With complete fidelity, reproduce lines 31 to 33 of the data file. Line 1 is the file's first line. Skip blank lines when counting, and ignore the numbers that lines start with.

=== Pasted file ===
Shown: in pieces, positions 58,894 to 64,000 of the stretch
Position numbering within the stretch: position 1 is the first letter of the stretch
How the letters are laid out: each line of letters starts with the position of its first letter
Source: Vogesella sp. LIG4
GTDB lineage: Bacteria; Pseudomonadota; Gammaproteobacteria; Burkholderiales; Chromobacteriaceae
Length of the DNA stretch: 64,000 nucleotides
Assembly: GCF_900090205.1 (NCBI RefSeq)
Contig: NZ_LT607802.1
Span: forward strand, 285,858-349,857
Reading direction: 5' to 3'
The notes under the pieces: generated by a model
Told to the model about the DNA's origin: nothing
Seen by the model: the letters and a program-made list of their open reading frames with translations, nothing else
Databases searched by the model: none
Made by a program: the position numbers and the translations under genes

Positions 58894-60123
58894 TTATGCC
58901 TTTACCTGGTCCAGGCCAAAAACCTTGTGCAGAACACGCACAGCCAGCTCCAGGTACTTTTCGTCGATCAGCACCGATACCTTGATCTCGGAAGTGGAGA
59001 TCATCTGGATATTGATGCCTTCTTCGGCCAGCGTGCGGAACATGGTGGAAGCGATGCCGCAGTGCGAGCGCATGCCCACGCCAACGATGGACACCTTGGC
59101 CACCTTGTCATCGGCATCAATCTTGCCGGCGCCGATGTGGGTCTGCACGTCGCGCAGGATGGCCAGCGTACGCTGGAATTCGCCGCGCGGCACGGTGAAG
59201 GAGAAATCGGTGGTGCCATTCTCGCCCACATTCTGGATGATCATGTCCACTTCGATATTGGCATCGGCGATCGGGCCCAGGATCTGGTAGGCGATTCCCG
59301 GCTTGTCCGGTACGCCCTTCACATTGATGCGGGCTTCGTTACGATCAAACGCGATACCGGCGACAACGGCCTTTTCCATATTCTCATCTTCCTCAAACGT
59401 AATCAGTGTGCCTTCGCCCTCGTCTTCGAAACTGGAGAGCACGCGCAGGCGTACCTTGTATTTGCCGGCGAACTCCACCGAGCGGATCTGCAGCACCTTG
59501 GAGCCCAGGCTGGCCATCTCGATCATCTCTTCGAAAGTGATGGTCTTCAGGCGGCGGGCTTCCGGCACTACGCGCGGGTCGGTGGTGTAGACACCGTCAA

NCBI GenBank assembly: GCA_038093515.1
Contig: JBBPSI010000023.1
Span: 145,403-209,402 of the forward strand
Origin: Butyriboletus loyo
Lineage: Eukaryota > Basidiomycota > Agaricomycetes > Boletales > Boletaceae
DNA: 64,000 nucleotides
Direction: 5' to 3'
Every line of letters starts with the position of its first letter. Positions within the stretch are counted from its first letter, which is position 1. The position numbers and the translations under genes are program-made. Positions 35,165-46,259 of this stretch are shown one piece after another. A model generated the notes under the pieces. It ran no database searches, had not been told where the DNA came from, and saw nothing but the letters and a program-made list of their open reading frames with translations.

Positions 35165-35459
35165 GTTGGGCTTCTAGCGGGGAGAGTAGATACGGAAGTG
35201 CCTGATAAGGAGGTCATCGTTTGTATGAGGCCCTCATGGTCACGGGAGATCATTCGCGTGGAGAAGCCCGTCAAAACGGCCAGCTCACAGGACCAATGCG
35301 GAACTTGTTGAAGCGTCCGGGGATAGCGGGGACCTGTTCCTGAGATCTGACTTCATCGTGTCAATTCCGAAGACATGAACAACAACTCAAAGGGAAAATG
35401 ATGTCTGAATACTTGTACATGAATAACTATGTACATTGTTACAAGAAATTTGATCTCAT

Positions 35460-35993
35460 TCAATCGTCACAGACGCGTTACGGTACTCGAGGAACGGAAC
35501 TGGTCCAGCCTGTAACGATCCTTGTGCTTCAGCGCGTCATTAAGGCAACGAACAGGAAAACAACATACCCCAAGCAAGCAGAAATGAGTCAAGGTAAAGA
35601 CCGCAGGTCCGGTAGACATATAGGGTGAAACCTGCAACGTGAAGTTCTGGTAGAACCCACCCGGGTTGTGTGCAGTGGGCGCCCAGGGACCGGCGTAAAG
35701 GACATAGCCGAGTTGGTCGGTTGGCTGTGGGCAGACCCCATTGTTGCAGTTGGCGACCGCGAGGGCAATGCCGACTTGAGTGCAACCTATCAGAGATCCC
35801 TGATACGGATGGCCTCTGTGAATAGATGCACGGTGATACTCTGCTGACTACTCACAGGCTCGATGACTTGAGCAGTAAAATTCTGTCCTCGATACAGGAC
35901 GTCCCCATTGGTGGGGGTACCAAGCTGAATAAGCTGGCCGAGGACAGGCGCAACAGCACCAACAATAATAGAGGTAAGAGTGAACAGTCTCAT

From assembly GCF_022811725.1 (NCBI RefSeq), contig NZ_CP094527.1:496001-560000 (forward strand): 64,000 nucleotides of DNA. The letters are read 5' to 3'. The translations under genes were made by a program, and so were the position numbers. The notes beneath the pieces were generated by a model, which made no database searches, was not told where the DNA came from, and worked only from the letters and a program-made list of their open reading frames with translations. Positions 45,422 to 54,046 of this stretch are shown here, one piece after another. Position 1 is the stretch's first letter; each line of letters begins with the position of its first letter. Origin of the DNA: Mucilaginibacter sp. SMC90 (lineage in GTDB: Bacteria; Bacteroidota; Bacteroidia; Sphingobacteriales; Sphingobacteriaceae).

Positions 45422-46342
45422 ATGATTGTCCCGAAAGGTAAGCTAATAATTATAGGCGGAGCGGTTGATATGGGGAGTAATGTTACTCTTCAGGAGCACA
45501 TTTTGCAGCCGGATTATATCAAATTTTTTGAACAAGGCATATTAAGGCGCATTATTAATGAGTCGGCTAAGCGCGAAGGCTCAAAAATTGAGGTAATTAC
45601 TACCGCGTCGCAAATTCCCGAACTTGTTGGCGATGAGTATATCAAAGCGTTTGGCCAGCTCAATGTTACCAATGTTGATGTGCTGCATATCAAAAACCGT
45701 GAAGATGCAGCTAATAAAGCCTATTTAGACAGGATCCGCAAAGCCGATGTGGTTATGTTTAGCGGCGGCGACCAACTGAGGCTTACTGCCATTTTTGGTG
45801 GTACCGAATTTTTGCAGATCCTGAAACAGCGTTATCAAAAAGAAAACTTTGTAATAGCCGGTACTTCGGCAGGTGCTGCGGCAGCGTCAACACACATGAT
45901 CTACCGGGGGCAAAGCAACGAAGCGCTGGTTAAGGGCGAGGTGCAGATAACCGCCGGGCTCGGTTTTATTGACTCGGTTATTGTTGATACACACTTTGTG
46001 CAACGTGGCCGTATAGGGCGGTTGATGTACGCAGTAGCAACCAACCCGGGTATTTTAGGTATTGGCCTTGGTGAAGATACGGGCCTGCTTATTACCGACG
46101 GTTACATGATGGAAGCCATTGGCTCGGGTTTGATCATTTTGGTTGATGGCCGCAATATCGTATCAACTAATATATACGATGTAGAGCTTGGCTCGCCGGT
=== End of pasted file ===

Direction: 5' to 3'
Every line of letters starts with the position of its first letter. Positions within the stretch are counted from its first letter, which is position 1. The position numbers and the translations under genes are program-made. Positions 35,165-46,259 of this stretch are shown one piece after another. A model generated the notes under the pieces. It ran no database searches, had not been told where the DNA came from, and saw nothing but the letters and a program-made list of their open reading frames with translations.

Positions 35165-35459